QC prosecutor drops perjury case vs woman who sued Belo over ‘botched butt job’By Jeannette I. Andrade
Philippine Daily Inquirer
MANILA, Philippines — The Quezon City chief prosecutor has dropped a perjury charge filed against a woman who previously filed a complaint against celebrity cosmetic surgeon Vicki Belo and two other doctors of the Belo Medical Group (BMG) for an allegedly botched butt-augmentation procedure.
Likewise, city prosecutor Donald Lee upheld a June 8 resolution by the assistant city prosecutor dismissing charges of estafa and illegal practice of medicine against Belo and surgeons Ronaldo Cayetano and Francis Decangchon.
In his seven-page resolution, Lee resolved that businesswoman Josefina Norcio did not lie under oath when she filled out an investigation data form attached to her second complaint-affidavit for estafa and violation of the Medical Act of 1959 filed in May this year. In that form, she answered “no” when asked if she had filed cases similar or related to the one she was filing.
Belo charged Norcio with perjury, in June, for allegedly lying under oath about “filing a similar complaint before any other office” and “filing a complaint related to another case filed before the office,” which were asked in an investigation data form.
The cosmetic surgeon alleged that the first and second complaints filed by Norcio against her and members of the BMG, which were both subsequently dismissed, were identical and referred to the same set of facts and circumstances on the alleged botched butt augmentation procedure. The first complaint against Belo and the two surgeons for estafa, reckless imprudence resulting in serious physical injuries and violation of the Consumer Act was dismissed and a review of the resolution was sought with the Department of Justice.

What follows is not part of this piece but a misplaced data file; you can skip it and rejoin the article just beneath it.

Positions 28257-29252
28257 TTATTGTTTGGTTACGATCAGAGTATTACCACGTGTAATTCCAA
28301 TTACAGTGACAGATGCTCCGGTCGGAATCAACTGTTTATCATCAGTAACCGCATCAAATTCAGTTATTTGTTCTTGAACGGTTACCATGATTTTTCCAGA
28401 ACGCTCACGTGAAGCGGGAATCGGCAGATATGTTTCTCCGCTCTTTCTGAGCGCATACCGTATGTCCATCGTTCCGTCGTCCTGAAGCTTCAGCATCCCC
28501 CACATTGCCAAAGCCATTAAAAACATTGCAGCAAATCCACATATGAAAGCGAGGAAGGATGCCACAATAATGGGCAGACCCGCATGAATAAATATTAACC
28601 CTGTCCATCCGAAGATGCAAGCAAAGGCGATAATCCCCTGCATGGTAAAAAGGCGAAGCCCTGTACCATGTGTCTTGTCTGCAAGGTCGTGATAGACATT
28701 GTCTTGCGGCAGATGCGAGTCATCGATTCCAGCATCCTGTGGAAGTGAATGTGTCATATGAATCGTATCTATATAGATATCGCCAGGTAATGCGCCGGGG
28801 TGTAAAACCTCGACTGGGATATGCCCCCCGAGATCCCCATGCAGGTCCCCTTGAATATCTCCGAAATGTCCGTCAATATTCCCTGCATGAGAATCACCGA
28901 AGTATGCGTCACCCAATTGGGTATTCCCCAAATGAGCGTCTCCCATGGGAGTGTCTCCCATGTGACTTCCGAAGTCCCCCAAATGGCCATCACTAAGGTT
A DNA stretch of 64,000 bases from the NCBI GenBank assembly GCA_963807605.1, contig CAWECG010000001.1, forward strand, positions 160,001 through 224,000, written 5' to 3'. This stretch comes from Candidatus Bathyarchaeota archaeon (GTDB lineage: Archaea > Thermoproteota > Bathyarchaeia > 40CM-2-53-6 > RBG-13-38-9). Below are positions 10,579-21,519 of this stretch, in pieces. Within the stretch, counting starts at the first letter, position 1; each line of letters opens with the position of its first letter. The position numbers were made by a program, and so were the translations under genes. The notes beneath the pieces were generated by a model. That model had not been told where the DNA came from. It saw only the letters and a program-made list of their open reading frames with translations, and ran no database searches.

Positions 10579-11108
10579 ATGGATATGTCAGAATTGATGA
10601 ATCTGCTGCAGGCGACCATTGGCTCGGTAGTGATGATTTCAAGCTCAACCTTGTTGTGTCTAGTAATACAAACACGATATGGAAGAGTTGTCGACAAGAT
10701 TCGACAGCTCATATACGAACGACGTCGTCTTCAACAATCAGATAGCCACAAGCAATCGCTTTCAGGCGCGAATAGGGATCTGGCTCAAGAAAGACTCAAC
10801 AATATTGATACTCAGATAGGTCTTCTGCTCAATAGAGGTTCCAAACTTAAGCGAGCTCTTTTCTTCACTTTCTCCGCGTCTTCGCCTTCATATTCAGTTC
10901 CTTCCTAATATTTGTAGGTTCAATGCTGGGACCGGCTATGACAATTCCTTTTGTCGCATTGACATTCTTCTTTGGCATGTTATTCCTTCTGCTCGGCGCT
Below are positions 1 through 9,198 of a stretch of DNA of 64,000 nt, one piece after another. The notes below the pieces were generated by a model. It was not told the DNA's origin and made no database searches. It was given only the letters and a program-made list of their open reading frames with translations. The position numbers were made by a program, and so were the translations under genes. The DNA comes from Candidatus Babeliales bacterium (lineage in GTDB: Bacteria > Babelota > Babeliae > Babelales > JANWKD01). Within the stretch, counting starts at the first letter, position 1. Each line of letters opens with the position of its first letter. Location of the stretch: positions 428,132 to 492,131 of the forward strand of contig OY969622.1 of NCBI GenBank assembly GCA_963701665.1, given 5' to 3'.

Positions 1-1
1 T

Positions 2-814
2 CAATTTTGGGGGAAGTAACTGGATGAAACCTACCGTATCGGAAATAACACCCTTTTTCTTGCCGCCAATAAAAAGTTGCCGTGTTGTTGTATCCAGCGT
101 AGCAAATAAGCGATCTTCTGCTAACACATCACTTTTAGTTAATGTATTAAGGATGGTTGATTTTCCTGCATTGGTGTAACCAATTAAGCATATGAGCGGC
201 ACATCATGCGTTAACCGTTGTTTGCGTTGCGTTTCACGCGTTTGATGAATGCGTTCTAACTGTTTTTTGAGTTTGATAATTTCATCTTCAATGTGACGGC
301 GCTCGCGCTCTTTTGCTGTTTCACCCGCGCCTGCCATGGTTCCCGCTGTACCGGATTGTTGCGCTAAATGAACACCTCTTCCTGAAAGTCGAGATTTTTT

Belo further claimed that Norcio perjured herself when she did not openly declare the first complaint, the petition for review, which has been pending with the DOJ as well as the administrative complaint filed with the Professional Regulation Commission.
While assistant city prosecutor Fabinda Delos Santos resolved to dismiss the second complaint against Belo and the two doctors, she had found probable cause to charge Norcio with perjury ruling that the second complaint of estafa was similar to the first filed and that the businesswoman admitted that a petition for review has been pending before the DOJ pertaining to the first complaint.
Delos Santos concluded, “Respondent (Norcio) committed perjury when she answered NO in the Investigation Data Form, the following questions: Has a similar complaint been filed before any other office? Is this complaint related to another case before this office? And by certifying under oath that she has not commenced any action or filed any claim involving the same issues in any court, tribunal or quasi-judicial agency.”
But Lee disagreed with Delos Santos’ recommendation that Norcio be indicted for perjury, pointing out the lack of basis to do so.
“It must be emphasized that the requirement in the investigation data form for the disclosure of any other similar or related cases aside from the one being filed is to ensure against forum shopping,” the city prosecutor pointed out.
He said, “There is no dispute that Ms. Norcio failed to state and disclose in the investigation data form of this instant complaint that she previously filed with this office said complaint … as well as the complaint for revocation of license pending with the PRC. Such criminal complaint had already been resolved by our office in favor of the respondents (Belo et al) but the resolution of which is still the subject of a petition for review before the DOJ.”
Lee stressed, “Based on obtaining facts and circumstances, we hold that such failure is not fatal or is insignificant since the rule on forum shopping does not apply.”
He explained that the only similarity between the first and second complaints was the estafa charge, He, however, pointed out that while the first estafa complaint was for the alleged misrepresentation on the safety of the hydrogel used for the butt augmentation procedure, the second was based on the alleged pretense of being qualified to undertake the cosmetic surgery.
The charges and counter-charges between Norcio and Belo emanated from the businesswoman’s claim in 2009 that she got infected and her life could have been endangered by a botched butt job she underwent twice with the BMG clinic in 2002 and 2005.